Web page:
Point Of Change Counselling
promoting change that heals
face-to-face, Skype or telephone appointments available
"Robert" was a charmer. Everyone who met him agreed he had a great personality, was confident and seemed to be able to make things happen. The fact that he was also good looking didn't seem to hurt either. Yes, everyone loved Robert - until they got to know him. He drew people to him like flies to honey, but didn't have a single long term friend. In fact he'd never been able to maintain a long-term relationship of any kind, moving on as soon as things were no longer going his way. He ran away from personal challenge, so had never been able to hold a job for long either. But to hear him speak, you could be forgiven for thinking that he was successful at everything he turned his hand to. He was so convincing that he had come to believe the things that he told others. He saw the world in fairly black and white terms: he deserved everything good, bad things belonged to somebody else and he was interested in other people as long as they were meeting his needs. If they were hurt in the process, that was part of their stuff and nothing to do with him.
Because of his initial attractiveness, it's not easy to realise that "Robert" is in fact suffering from a personality disorder - narcissism. Unlike some forms of mental illness, personality disorders are harder to spot because the individual affected, often appears to carry on with life with some degree of success. It is only a closer look that lets us see that there are certain extreme and rigid patterns of thinking and behaving at work. For example, in Robert's case, his belief that life should always give him exactly what he wanted, allowed him to abandon a string of partners (and children) when, from his point of view, the demands of those relationships outweighed the benefits. It also meant that he saw things such as child support as unnecessary, since he didn't gain anything from it.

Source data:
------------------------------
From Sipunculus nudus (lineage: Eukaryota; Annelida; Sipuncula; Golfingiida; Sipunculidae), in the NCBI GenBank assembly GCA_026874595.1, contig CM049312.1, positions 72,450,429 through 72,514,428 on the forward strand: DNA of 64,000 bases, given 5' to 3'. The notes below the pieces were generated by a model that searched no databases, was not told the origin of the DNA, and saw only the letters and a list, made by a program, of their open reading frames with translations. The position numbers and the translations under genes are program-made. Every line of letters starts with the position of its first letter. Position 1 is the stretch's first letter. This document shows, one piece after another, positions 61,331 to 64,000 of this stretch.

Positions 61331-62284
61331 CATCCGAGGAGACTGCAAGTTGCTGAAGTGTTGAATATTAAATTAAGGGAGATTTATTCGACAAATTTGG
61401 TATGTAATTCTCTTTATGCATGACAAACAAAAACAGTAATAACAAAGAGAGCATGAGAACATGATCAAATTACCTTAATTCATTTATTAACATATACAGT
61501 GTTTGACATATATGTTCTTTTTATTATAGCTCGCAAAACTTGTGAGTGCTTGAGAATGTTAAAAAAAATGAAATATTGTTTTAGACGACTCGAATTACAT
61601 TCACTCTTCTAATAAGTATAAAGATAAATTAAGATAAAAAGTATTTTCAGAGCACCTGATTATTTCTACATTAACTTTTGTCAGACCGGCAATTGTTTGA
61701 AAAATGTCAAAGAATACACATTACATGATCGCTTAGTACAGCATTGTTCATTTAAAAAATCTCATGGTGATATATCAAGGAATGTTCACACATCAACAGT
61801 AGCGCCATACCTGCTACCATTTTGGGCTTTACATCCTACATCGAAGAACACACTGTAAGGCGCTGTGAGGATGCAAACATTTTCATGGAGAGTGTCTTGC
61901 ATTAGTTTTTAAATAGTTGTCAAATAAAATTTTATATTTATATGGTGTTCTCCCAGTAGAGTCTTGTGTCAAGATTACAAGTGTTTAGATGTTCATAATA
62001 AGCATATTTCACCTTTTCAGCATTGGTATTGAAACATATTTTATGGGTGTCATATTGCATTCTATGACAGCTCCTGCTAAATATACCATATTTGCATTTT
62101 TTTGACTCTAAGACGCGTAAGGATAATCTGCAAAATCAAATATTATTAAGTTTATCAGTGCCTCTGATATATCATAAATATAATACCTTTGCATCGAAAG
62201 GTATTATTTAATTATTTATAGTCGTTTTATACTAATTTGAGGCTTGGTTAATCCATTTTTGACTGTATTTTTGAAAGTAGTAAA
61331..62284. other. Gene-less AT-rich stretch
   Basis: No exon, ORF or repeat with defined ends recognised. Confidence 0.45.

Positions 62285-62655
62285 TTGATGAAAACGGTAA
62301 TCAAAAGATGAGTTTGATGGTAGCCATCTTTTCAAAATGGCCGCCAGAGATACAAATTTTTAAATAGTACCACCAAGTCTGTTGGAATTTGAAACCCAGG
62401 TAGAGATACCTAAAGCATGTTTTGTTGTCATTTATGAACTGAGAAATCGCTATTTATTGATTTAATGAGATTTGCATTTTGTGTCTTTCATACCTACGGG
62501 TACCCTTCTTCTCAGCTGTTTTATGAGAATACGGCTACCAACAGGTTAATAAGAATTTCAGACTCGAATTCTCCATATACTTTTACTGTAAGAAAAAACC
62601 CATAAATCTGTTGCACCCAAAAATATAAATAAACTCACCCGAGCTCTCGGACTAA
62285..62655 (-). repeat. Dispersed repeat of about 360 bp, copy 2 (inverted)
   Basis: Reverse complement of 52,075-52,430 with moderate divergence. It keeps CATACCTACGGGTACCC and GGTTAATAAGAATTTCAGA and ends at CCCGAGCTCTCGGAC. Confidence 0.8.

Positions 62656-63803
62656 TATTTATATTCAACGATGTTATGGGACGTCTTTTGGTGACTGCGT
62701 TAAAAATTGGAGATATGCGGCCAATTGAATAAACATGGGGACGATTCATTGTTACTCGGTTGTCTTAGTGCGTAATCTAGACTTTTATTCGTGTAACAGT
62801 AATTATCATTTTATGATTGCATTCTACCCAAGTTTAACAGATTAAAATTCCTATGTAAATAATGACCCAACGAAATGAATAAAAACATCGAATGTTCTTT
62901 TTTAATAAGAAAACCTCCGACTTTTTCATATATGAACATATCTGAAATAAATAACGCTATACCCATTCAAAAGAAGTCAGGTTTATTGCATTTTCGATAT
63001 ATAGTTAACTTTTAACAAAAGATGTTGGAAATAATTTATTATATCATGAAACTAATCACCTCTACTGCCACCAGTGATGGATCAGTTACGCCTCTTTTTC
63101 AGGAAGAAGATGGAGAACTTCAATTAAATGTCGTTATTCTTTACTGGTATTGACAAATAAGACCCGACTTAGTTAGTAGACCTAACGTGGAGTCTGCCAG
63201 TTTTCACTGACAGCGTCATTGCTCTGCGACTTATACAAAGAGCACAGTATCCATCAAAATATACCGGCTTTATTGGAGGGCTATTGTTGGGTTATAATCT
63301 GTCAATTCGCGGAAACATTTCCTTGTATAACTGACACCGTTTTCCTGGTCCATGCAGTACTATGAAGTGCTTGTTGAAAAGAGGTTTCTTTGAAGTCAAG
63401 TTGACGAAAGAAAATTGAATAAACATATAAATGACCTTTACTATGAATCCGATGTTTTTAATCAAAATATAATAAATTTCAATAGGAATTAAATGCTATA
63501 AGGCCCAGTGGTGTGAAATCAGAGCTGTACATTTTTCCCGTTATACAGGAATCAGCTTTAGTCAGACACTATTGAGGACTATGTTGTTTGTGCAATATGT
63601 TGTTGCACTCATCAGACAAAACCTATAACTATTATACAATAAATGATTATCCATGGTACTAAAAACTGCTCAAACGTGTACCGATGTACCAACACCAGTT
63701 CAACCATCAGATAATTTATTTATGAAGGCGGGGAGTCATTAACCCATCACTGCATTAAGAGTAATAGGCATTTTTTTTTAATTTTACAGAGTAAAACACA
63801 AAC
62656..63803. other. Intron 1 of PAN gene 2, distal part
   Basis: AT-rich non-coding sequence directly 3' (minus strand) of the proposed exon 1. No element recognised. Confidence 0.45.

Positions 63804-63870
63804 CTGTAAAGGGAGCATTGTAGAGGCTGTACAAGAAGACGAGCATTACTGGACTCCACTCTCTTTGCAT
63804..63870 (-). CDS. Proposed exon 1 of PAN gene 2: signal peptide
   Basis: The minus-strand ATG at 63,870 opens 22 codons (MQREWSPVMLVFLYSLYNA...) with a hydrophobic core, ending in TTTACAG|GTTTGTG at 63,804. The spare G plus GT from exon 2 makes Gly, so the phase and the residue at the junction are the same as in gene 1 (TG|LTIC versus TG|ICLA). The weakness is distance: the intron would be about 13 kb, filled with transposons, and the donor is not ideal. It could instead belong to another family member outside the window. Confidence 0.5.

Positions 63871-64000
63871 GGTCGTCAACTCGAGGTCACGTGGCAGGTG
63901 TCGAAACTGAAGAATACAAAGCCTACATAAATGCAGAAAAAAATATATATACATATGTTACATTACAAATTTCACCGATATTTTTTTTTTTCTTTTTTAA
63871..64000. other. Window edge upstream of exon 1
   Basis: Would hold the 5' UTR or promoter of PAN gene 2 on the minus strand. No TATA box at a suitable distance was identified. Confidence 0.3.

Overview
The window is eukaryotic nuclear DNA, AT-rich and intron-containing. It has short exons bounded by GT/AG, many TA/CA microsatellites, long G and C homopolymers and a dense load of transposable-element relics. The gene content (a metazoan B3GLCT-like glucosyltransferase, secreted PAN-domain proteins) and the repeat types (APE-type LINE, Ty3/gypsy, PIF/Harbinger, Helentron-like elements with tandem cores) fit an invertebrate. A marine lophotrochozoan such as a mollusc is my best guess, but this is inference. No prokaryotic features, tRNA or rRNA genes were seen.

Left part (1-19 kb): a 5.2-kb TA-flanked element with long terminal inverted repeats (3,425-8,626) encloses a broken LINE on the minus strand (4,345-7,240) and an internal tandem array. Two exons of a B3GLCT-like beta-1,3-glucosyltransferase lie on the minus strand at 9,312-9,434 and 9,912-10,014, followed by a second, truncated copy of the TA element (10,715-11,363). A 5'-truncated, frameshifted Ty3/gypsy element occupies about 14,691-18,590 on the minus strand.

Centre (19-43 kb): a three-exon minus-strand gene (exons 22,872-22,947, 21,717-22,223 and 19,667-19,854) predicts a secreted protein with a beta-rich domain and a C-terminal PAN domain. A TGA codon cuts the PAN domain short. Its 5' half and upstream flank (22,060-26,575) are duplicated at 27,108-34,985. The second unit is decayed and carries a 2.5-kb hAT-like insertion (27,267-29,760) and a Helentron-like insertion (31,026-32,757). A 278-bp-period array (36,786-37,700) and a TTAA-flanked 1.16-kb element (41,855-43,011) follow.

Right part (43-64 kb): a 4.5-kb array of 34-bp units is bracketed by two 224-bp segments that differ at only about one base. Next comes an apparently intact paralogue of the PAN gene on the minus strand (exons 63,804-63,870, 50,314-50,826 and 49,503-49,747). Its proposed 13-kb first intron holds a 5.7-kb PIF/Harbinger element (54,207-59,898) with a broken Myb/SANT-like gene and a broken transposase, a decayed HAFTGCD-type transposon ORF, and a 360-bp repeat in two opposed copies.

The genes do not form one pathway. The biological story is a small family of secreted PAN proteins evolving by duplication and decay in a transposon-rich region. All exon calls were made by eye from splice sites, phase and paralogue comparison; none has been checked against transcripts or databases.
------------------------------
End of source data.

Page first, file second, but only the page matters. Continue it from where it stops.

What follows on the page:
Broadly speaking, personality disorders fall into three various categories:
Despite these many variations, there are also several characteristics which personality disorders have in common.
Working with a trained counsellor can be effective not only for the individual who is living with a personality disorder, but for those in their support network, family and friends. Education can better equip people to understand the disorder and position them to make helpful choices. Priority is given to managing self harm and thoughts of suicide. As well as helping individuals to learn new ways of responding to people and situations.
Living with a personality disorder can leave you feeling very isolated and misunderstood. At Point of Change Counselling, you will receive the time, support and attention which can help you towards better management of your unique challenges.
If you need support with a personality disorder, contact Alli at Point Of Change Counselling to make an appointment.